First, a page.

Fixed fix or not to fix?

Fixed Rate: An interest rate set for an agreed term. Eg. for 2, 3, or 5 years.

Fixed rates are akin to a contract – you agree to pay the lender that interest rate and repayment for a set period of time. Treat them as seriously as a contract, but enter into it happily if it suits you well.

They are convenient in that you know exactly what your repayments will be over the time but there is a payoff; most people believe that in the majority of cases the bank wins (I know I have certainly been glad of a fixed rate at times, so I’m in two minds about this); and you will lose some flexibility - so it’s important to consider your short and medium term goals in relation to fixing.

Generally, if you have no plans or needs to change property or lender, and your budget is tight or it’s your first loan and you’re finding your feet - and especially if the fixed rate is lower than the variable rate – which happens from time to time; then you have to at least have a good think about your options.

On the other hand, if you have the ability and the intent to make additional repayments regularly, you want access to these repayments, or you need flexibility then you have to consider leaving part or all of your loan variable.

The kicker is break fees which are a penalty that apply if you have a fixed rate loan and you –

  • Pay off more than the maximum allowed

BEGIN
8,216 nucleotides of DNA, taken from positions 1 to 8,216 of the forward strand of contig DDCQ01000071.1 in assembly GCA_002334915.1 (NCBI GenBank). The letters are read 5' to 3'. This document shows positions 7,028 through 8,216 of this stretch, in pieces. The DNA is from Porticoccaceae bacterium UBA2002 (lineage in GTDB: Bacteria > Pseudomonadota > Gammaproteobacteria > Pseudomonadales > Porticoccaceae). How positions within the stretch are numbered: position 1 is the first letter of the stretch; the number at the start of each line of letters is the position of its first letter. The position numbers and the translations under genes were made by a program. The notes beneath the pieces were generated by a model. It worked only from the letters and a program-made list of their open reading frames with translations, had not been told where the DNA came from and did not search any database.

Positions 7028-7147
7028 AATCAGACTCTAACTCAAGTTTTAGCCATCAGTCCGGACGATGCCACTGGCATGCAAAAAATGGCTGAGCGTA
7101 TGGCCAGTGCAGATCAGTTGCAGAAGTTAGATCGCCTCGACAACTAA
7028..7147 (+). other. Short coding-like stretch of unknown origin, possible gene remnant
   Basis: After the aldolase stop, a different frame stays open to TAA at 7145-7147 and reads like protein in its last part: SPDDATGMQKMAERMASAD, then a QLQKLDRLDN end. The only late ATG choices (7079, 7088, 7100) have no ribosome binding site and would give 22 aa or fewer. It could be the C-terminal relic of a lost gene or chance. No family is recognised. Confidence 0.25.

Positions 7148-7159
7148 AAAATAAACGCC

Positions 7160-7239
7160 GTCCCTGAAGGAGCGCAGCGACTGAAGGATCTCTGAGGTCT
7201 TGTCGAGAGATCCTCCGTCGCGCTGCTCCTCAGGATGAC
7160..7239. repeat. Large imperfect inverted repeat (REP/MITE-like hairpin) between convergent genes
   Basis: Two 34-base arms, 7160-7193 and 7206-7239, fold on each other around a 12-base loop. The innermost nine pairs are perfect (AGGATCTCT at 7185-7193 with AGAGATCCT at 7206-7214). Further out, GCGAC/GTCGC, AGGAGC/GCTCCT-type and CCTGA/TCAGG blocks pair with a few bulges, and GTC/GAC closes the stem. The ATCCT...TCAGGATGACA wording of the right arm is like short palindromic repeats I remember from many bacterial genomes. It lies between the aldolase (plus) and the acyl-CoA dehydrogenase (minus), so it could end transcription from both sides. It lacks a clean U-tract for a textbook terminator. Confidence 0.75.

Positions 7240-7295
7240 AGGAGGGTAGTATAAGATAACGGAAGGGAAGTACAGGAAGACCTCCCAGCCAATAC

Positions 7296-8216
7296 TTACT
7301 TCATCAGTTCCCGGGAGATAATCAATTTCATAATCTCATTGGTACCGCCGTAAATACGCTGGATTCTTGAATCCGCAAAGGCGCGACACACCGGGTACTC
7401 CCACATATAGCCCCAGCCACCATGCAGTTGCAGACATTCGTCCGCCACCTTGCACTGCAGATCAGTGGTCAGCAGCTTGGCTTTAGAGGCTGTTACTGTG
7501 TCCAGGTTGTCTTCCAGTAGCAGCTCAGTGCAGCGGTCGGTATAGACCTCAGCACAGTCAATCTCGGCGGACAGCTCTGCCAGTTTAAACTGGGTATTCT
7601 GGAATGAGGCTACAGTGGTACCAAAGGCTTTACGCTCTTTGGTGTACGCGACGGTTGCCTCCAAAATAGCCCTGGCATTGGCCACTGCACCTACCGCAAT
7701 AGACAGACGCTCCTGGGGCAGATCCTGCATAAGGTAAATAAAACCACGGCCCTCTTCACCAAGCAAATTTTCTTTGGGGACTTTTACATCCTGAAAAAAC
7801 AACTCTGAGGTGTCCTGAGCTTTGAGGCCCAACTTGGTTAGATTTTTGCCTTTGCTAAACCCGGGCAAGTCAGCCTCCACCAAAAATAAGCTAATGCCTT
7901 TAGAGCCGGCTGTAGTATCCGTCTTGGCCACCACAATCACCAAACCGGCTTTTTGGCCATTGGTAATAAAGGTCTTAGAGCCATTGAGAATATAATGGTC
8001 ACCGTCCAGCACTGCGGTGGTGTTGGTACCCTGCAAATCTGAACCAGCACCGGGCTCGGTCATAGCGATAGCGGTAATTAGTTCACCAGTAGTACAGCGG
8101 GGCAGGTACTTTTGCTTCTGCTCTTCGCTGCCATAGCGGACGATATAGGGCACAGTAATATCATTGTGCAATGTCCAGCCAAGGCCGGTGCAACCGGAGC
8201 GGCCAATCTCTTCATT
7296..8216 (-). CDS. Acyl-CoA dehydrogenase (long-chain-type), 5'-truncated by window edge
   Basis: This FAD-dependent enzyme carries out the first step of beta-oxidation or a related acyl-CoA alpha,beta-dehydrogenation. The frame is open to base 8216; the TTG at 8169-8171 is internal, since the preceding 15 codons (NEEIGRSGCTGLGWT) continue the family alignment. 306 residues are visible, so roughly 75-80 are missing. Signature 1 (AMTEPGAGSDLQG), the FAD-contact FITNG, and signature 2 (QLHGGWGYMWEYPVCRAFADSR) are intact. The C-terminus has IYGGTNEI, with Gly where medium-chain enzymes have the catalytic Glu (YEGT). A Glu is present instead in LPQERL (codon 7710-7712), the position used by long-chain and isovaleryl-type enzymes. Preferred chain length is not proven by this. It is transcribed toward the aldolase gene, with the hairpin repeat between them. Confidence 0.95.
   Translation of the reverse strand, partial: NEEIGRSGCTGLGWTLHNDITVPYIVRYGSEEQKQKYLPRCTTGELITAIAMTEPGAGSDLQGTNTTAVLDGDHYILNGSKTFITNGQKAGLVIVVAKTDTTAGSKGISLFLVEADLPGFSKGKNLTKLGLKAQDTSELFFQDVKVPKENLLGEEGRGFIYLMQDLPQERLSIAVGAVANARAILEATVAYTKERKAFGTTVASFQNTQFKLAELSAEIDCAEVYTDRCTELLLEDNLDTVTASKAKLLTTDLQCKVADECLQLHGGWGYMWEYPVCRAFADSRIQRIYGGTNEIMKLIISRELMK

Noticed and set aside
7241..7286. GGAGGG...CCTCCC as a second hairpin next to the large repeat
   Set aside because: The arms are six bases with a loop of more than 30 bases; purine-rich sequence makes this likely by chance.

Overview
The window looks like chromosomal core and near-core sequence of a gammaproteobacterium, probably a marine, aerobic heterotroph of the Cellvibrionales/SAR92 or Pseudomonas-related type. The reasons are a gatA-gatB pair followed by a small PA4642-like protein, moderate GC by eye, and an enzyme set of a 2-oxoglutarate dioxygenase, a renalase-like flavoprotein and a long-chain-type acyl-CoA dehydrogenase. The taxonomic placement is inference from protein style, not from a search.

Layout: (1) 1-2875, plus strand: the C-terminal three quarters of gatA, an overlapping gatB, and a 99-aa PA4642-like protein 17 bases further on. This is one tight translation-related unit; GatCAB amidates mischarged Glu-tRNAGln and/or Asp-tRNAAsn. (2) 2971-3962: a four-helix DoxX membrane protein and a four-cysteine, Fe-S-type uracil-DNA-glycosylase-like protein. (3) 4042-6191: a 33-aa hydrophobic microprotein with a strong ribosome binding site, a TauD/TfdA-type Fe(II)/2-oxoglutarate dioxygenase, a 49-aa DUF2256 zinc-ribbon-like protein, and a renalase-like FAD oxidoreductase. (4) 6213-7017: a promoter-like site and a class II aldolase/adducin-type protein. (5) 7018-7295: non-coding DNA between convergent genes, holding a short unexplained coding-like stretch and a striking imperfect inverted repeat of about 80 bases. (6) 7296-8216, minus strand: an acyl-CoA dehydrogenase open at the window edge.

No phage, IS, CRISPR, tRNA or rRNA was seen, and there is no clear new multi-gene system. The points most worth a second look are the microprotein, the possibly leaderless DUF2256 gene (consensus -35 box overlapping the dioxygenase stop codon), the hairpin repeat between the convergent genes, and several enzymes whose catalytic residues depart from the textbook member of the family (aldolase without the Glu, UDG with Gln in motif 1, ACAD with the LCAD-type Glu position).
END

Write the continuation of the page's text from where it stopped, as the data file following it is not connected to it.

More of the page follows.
• Sell the home

  • Or refinance the loan

Break fees can be huge – biggest I have seen is $17,000 and the smallest was only a few dollars. Education and advice is the key to taking advantage of fixed rate lending.

Featured Posts
Recent Posts
Search By Tags
Follow Us
  • Facebook Basic Square
  • Twitter Basic Square
  • Google+ Basic Square

Call us today on 02 9002 0380

  • Facebook Social Icon
  • Instagram Social Icon
  • Twitter Social Icon
  • YouTube Social  Icon

Two Red Shoes Copyright © 2020 All rights reserved. Call on 02 9002 0380, 0404 494 929, email us  or 'old school' fax 02 9002 0381

Jarrett Group Pty Ltd atf Jarrett Group Discretionary Trust trading as Two Red Shoes hold Australian Credit Licence No: 428614 and are members of an external dispute resolution scheme. Details of our complaint resolution process can be found here or please see our credit guide. All information contained on this site is general information only, and does not take into account your particular financial situation or needs. You should consider your personal objectives, financial situation along with the recommendations of your trusted advisors.

Sydney mortgage broker operating in

  • The Hills District

  • Hawkesbury

  • Nepean 

  • North Shore

  • Penrith


  • Camden

  • Baulkham Hills

  • Lower Blue Mountains

  • Parramatta

  • Hornsby


  • Windsor and Richmond

  • Rouse Hill

  • Hunters Hill

  • Gladesville

  • NSW Central Coast too!